Image caption: Ed Ayers and Jorge Hernandez, a National Park Service ranger, discuss how Native American, Spanish, and French influences helped shape Texas. The image was taken at Mission San Jose in San Antonio, Texas. 

UNIVERSITY OF RICHMOND — Edward Ayers, Tucker-Boatwright Professor of the Humanities, is the host of a new PBS television show that explores how Americans discover the past by visiting historical sites across the country.

Ed Ayers“The Future of America’s Past” presents a fresh approach to how history is presented on television by traveling to places that define the most misunderstood parts of America’s past.

Ayers visits the sites Americans struggle to discuss and learns from National Park Service interpreters, museum educators, artists, and activists about how they engage a diverse public with the fullness of our nation’s history.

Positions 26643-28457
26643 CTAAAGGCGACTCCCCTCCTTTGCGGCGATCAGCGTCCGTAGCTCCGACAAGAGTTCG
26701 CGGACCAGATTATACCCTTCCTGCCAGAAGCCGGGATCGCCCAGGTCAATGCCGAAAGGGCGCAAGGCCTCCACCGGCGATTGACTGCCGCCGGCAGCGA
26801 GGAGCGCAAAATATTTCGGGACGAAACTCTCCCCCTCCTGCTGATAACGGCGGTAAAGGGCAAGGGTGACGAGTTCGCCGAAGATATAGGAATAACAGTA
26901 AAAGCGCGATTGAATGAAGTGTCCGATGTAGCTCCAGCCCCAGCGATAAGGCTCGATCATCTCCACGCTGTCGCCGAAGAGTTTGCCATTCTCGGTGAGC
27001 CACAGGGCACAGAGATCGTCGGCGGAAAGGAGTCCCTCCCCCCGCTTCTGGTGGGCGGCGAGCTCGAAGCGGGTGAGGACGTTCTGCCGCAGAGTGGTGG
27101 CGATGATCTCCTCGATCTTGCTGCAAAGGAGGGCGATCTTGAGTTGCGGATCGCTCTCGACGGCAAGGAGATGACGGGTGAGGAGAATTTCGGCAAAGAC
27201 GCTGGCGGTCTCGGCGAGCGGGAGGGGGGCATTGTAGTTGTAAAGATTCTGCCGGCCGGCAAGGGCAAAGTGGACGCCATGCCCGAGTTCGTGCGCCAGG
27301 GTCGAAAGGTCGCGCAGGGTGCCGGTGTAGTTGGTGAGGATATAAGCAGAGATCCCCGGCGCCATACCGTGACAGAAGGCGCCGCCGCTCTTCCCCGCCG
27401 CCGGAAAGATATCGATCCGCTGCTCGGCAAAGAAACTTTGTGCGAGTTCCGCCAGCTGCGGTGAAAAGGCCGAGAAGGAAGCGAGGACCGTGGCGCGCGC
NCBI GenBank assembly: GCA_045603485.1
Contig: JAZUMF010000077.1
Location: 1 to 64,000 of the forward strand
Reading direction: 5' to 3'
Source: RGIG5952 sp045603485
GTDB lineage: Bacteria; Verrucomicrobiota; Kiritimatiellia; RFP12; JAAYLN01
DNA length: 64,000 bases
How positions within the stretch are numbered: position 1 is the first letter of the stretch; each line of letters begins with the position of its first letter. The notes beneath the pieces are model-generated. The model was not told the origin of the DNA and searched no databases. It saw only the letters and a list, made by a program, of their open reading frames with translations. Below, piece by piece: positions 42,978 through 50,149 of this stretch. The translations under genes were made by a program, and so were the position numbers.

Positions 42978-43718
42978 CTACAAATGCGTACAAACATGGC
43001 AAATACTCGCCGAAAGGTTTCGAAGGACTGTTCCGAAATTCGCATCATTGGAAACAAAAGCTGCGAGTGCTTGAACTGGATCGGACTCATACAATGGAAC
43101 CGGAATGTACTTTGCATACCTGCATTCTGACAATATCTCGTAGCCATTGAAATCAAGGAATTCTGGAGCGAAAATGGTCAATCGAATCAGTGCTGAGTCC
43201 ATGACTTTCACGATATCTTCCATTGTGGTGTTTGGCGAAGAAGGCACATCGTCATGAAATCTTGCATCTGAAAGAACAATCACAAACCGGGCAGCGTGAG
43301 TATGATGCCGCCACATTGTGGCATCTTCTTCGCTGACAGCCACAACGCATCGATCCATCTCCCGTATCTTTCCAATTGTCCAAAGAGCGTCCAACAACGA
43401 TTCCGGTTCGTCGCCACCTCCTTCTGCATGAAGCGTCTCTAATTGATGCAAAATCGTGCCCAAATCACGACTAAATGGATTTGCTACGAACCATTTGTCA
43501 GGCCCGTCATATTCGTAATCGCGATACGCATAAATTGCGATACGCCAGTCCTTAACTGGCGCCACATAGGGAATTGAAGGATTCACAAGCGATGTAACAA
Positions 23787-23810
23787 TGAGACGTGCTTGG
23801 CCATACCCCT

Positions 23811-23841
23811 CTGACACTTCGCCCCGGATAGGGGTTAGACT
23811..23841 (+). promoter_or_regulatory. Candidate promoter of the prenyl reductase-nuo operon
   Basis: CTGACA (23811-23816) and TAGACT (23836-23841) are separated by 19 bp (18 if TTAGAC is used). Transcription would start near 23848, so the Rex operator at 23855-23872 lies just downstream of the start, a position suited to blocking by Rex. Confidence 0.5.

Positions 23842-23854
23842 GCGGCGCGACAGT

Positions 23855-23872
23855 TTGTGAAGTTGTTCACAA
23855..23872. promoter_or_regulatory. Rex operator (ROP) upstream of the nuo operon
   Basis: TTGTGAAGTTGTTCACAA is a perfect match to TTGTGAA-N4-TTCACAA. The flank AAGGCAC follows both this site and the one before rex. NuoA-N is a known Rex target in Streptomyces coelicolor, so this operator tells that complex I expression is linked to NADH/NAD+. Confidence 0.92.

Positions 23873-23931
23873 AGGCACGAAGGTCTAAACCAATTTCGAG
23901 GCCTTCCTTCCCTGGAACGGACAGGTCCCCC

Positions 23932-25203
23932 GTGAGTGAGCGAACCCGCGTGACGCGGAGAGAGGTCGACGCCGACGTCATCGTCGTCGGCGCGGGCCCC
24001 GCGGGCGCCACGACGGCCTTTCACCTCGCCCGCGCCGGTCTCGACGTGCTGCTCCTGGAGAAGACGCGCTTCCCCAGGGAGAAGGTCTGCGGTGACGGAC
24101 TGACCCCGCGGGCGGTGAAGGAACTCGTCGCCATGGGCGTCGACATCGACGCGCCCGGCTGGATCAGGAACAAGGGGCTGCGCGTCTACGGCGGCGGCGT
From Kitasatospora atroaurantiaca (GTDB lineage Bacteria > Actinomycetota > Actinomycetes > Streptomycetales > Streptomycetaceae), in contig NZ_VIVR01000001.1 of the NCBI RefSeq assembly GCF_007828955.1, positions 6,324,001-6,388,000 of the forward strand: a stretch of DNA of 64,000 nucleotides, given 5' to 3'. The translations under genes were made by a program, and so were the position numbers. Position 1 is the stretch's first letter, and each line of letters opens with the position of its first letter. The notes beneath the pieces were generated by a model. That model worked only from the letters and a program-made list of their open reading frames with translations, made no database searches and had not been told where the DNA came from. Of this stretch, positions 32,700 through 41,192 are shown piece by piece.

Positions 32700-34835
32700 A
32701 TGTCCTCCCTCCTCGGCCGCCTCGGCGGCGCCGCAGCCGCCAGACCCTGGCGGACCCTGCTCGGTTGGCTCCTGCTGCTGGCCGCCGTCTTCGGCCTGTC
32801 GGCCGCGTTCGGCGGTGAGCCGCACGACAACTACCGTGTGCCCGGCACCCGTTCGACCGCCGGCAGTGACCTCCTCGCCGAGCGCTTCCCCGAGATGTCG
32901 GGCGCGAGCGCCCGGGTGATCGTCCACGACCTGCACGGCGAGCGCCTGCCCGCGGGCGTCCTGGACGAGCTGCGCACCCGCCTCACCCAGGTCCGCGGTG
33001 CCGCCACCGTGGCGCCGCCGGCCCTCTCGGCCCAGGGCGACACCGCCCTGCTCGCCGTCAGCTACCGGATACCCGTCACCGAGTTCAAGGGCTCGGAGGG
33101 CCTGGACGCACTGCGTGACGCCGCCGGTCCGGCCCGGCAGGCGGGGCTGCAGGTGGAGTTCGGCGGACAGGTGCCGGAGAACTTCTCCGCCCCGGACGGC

“I’ve learned that history isn’t only found in archives,” said Ayers. “I want to introduce the people on the front lines to the public because they are the ones who help us understand the past and why it matters so much today.” 

Season one is available for streaming online and will be broadcast on 230 PBS stations nationwide. The show’s second season is currently being filmed at locations in Boston, Chicago, Utah, and Virginia and will air in April.

In 2013, President Barack Obama awarded Ayers the National Humanities Medal, honoring “his commitment to making our history as widely available and accessible as possible.”

Ayers’ contributions to public history include co-hosting the hit podcast BackStory and chairing the board of the American Civil War Museum. 

The series is produced by Field Studio and presented by Virginia Public Media.



Connect with "The Future of America's Past" on Social Media

Twitter: @FuturePastShow

Instagram: @FutureofAmericasPast


Related Campus Units

School of Arts and Sciences

Tucker-Boatwright Professor of the Humanities and President Emeritus
The Civil War
Digital Humanities